I believe in the division of labor. I am a priest or philosopher, not a soldier or propagandist. I yield to none in my admiration for the brave fellows who gave their all' on the bloody fields of Flanders, but I have no respect for the bigots who cannot realize that "there are many mansions in my Father's house," and that it would be a poor world if there were no diversity of function to suit the diversity of natural aptitudes. And when people begin to admonish me that if everyone did as I did, etc., I answer that humanity would probably perish from cold if everyone produced food, and would certainly starve if everyone made clothes or built houses. I admit the desperate need of men to defend the existence of our country, but I cannot ignore the need of men to maintain even in war the things which make the country worth defending. Purely theoretic, studies seem to me to be of those fine flowers which relieve the drabness of our existence and help to make the human scene worth while.I think there must be much that is right about this--in particular, his rejoinder to a bad, thoughtless kind of universalism (or misapplication of the test of universalizability).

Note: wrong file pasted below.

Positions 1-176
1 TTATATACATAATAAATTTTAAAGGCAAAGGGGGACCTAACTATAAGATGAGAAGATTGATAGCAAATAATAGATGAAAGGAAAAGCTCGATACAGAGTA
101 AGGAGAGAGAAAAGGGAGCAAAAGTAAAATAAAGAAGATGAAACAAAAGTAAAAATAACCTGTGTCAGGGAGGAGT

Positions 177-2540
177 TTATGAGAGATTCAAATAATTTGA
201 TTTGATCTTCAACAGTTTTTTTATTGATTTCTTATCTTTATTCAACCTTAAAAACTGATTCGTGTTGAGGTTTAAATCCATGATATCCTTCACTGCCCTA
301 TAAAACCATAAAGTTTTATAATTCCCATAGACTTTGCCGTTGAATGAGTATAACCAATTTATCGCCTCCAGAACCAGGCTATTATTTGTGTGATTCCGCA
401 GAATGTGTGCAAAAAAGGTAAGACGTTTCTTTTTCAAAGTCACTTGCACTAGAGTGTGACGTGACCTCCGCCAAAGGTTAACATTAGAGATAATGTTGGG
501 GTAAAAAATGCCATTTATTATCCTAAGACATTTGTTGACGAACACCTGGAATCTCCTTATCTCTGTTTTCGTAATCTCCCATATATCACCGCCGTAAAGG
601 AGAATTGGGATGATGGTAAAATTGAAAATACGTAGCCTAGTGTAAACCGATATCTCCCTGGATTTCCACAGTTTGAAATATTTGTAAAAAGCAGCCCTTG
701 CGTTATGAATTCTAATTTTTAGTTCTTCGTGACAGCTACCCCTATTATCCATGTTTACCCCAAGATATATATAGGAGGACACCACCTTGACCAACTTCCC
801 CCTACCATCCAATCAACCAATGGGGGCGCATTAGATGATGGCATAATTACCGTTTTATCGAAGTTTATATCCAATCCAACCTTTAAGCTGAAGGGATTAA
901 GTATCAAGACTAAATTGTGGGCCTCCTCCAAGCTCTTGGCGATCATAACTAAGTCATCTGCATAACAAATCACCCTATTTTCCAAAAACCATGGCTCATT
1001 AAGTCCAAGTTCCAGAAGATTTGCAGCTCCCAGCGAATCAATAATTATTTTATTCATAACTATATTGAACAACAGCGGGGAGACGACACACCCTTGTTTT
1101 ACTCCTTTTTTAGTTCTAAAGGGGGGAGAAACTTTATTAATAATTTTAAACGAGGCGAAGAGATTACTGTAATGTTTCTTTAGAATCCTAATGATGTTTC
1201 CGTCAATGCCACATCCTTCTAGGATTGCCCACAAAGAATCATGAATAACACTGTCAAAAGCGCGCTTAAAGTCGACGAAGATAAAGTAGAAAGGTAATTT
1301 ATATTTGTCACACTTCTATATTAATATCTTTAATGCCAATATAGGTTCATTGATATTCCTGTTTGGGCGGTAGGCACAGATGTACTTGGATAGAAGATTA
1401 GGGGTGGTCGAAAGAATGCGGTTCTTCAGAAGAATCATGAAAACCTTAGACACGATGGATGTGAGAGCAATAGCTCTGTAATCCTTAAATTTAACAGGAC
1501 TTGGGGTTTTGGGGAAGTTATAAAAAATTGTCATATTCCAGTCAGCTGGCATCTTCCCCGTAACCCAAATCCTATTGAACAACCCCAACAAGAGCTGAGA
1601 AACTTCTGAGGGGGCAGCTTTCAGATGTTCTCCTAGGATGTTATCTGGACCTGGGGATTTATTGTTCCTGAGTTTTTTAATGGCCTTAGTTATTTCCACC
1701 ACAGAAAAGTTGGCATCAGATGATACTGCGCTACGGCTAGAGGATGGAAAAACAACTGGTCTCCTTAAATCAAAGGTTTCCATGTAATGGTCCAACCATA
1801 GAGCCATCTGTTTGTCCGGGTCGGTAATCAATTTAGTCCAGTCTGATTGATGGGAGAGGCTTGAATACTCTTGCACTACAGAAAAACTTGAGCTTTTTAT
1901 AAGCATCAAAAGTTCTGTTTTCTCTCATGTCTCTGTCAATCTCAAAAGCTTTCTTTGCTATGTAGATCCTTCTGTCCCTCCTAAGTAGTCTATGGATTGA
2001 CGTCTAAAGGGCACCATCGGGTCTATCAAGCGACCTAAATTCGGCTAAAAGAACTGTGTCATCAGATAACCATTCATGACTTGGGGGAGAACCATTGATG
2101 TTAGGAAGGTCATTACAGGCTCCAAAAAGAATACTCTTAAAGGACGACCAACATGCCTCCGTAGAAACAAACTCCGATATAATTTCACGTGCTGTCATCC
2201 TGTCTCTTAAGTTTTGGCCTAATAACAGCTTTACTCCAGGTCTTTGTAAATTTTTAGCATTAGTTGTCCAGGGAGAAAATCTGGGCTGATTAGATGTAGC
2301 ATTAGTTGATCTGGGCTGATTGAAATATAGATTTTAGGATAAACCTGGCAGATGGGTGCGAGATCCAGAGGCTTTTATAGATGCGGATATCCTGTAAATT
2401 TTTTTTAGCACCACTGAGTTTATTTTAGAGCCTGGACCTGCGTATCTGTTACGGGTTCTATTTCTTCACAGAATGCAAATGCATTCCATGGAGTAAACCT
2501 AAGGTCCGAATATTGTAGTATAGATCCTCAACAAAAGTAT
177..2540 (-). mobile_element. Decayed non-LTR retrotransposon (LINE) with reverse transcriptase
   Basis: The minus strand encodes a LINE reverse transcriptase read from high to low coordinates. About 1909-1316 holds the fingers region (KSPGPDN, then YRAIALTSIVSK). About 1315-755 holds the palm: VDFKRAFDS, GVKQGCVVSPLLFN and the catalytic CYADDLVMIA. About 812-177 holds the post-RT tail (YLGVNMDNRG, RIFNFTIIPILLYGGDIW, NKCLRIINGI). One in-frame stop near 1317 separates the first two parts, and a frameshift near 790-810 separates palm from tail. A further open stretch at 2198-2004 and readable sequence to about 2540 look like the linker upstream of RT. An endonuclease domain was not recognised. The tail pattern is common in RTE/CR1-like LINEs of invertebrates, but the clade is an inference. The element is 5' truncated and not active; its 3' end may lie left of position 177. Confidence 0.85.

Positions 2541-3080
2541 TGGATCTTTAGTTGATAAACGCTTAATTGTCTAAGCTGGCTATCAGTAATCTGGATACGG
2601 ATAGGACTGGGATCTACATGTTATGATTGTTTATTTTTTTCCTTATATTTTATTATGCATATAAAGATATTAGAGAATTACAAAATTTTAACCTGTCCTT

My fellow philosophers for the most part are too ready to assert that theoretic philosophy can justify itself only by its practical applications. But why the fundamental human desire to know the world is any less entitled to satisfaction than the desire for kodaks, automobiles, india-paper or upholstered furniture, they do not tell us.True. But one might argue that this is a narrow way of construing "practical applications." Morris almost suggests this point, but it isn't quite the point he explicitly makes--which is more about the intrinsic value of knowledge. That aside, philosophical knowledge might have practical applications that challenge or undermine narrower (e.g. merely economic) notions of practicality. Perhaps this would be particularly true if it turns out to be part of philosophical wisdom that the good life (or the moral life, etc.) don't strongly depend upon, or even radically opposes, conventional (or common/vulgar) ideas about the good life. The good life might not be a "practical life"--a life that contributes to the increase of the gross domestic product, etc., etc.--and as the Stoics suggest (and the example of Socrates illustrates), others may well think the wise person a fool. This isn't really to dispute Cohen's point, but rather to add to it--or perhaps to begin the philosophical critique of what is genuinely "practical" which his comments above invite.